Montague Road is likely to be named after Sir Montagu Sharpe – 1856 to 1942. Whilst he lived at Hanwell Park in Hanwell he had a greater involvement with Brentford than Ealing. He was a significant individual involved with the Middlesex County Council, which before the London Borough’s were created in 1964, was the County Council responsible for Ealing.
Since starting writing these articles a very chance discovery following a conversation with a relative who happened to mention that she had recently read a book about a Lord Ellesmere saw a cursory internet search reveal a possible explanation for the naming of the road I live in – Erlesmere Gardens. There are a few other Erlesmere street names throughout the UK, but no place name with such a spelling. Nearby are Walmer & Balmoral gardens, which were built at the same time, by the same developer and could be named after castles.
It now looks like it is from a fictional story called “Erlesmere: or, Contrasts of Character” by LS Lavenu first published in 1856. Erlesmere is a village that features in the book.
The two previous articles are:
It should come as no surprise that many of our names have royal connections, partly for patriotic reasons but also reflective of the fact that Duke of of Kent (1767 -1820) Edward Augustus, father of Queen Victoria lived at Castle Hill Lodge from 1801-12. A replacement house was built in 1845 and a small part still exists and is now occupied by St David’s Home. So we have Kent Gardens, Regina Road/Terrace and Victoria Road/ Cumberland Road in W5/W7.
An interesting name of agricultural origins is Hessel Road and a member of Steel family told me that the family use to grow the Hessel Pears, hence this name. “Excellently hardy pear. Ready October. Round to conical fruit. Pale yellow with small russeted dots. Quite a sweet fruit. Does well in the north of country. Crops very heavy. Found in Hessle, Yorkshire.” An internet search reveal you can buy a tree for £12.75. Other fruit names which are just in W5 in Little Ealing are named after varieties of cooking apples Bramley, Julian & Wellington roads, which were built on land developed by the Steel family.
While on the agricultural theme, the names of fields often find themselves being used for street names. The obvious ones Broomfield Road/Place, Churchfield, Courtfield, Glenfield Road/Terrace, Kirkfield, Mayfield, Middlefielde, Northfields, Westfield. A very un-obvious one is Northcroft Road, which probably takes it name from a field called North Kings Croft. The road itself follows a footpath that linked Windmill road in Little Ealing with West Ealing.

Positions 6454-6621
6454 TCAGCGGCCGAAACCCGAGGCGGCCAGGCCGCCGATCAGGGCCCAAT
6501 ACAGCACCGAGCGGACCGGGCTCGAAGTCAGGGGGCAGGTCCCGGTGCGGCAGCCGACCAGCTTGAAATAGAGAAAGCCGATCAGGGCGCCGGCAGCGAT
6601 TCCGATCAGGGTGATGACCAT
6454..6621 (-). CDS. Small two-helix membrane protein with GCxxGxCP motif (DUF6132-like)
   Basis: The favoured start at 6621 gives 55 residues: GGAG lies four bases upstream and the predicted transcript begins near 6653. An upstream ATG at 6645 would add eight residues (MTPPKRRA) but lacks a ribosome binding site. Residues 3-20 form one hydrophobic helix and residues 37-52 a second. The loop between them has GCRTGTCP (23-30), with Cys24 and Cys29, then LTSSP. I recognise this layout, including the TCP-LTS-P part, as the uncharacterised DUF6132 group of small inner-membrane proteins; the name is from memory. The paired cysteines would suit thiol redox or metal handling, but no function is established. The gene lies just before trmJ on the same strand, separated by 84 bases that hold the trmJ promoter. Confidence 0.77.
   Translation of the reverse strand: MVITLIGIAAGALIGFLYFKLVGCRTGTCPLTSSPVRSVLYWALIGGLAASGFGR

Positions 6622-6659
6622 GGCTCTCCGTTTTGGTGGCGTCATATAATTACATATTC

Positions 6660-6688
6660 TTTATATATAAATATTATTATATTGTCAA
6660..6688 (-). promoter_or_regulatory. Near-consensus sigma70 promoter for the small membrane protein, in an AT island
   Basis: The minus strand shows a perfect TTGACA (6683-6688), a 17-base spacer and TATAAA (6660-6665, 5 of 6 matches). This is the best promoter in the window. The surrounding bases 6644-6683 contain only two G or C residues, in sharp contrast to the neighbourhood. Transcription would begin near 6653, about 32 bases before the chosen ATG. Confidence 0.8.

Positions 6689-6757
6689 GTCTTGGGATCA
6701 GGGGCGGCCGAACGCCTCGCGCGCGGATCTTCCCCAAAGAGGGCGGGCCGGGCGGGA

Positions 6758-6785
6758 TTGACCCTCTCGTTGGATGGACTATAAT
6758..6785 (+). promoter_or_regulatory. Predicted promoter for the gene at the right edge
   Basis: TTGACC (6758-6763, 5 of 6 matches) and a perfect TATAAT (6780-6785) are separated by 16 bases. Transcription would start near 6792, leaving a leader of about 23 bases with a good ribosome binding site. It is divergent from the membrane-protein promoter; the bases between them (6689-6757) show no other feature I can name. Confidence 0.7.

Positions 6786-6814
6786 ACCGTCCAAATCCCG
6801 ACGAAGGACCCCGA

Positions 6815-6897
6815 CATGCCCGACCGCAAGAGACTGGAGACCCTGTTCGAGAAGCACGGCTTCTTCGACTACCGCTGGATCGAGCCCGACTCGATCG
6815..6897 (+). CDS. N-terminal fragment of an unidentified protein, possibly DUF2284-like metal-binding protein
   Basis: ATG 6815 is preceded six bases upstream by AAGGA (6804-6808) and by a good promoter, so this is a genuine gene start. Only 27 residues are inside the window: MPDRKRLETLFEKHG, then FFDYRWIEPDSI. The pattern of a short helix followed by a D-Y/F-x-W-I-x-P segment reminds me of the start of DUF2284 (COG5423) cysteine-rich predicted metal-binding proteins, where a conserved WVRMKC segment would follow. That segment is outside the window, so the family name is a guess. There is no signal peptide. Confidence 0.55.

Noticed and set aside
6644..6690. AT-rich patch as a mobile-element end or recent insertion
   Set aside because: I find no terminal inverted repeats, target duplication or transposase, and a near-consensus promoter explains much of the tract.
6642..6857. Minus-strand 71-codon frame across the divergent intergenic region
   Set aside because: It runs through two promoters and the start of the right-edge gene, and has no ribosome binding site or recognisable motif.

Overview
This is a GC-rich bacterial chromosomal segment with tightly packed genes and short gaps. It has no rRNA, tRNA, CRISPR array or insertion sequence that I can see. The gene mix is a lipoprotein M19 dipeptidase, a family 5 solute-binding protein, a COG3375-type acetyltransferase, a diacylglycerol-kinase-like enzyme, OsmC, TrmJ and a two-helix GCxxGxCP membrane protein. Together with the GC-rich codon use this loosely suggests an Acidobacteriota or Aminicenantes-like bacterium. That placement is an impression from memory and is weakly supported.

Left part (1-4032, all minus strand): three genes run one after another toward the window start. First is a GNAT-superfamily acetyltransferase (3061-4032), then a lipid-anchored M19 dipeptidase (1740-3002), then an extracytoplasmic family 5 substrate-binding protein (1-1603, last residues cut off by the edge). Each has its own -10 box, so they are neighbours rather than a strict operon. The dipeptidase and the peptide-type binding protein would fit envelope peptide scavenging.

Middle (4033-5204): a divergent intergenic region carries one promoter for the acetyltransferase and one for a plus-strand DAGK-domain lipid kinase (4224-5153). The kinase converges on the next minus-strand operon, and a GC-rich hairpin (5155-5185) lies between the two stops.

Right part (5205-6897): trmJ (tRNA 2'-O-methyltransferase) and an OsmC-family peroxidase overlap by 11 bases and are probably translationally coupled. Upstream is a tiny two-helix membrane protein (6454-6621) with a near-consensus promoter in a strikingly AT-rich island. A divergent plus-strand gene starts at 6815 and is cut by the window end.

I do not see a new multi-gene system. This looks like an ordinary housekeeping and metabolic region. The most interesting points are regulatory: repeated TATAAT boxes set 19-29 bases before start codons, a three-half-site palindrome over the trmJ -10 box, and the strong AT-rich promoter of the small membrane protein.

Northfield’s school site is bordered on one side by Balfour Road and nearby are Salisbury and Chamberlain Roads, all of these undoubtedly take their name from politicians of the period. Balfour was Prime Minister in 1902 when the Education Act of that year, made education compulsory. The previous 1870 act had allowed local communities if they so decided to offer education and to recoup the cost through the “rates” (now Council Tax), consequently the provision was patchy. The passing of act prompted much school building and Northfield school dated from this period. The building design was used for Little Ealing School as well, which saved on the cost. Balfour had previously served in his Uncle’s – Lord Salisbury cabinet, which is where we get Salisbury Road from. Chamberlain Road is named after Joseph Chamberlain (1836 – 1914) who in his early years was a campaigner for educational reform, serving as Mayor of Birmingham before becoming an MP, rather than his more famous son Neville Chamberlain. It was Neville who signed the Munich Agreement in 1938, which was popular with most people in Britain because it appeared to have prevented a war with Nazi Germany. Charles Steel was a a conservative party supporter and was probably behind the naming of these roads.
Whilst in this area Marder road takes its name from the Marder Estates, which was land purchased by the Steel family and for a while they were early estate agents with an office at 2 Plough Terrace called (The South Marder Estates Co ). Ironically, the building is still used today as an estate agents.
David Shailes (to be continued).
A couple of weeks ago I said I’d post some of our local history pieces from past newsletters. Here is the first of three articles by David Shailes on the origins of some of our local street names:
Origins of some local street names – part 1
When the streets of Ealing were originally laid out the landowners and property developer got to choose the names, so the reasons for their choices are generally not recorded and are lost in the mist of time. Researching street names is interesting for lots of reasons as some have names of local historical interest, others have no local connections and some are linked to events in history.
The length of this article means that we can only scratch the surface of the 200 odd roads that have a W13 post code.
A set of my personal favourites are the Australian named roads: Adelaide Road, Brisbane Road, Sydney Road and Melbourne Avenue and these were all on land developed by the Steel family and it is known that Charles Steel whose market garden at one stage made him the largest rate payer in Ealing, went to Australia to see how they did things down under. So this may be the reason they have such names.
Loveday Road takes it name from William Lockyer Loveday, who owned land in Ealing, but lived in Devon, which he left in 1860 to start a new life in the State of Illinos in the USA. His son eventually became the owner of what was called the Loveday Estates and these were sold in 1896 for £60,000, a considerable sum of money. The St Kilda and Marder Estates, have also given their names to two roads.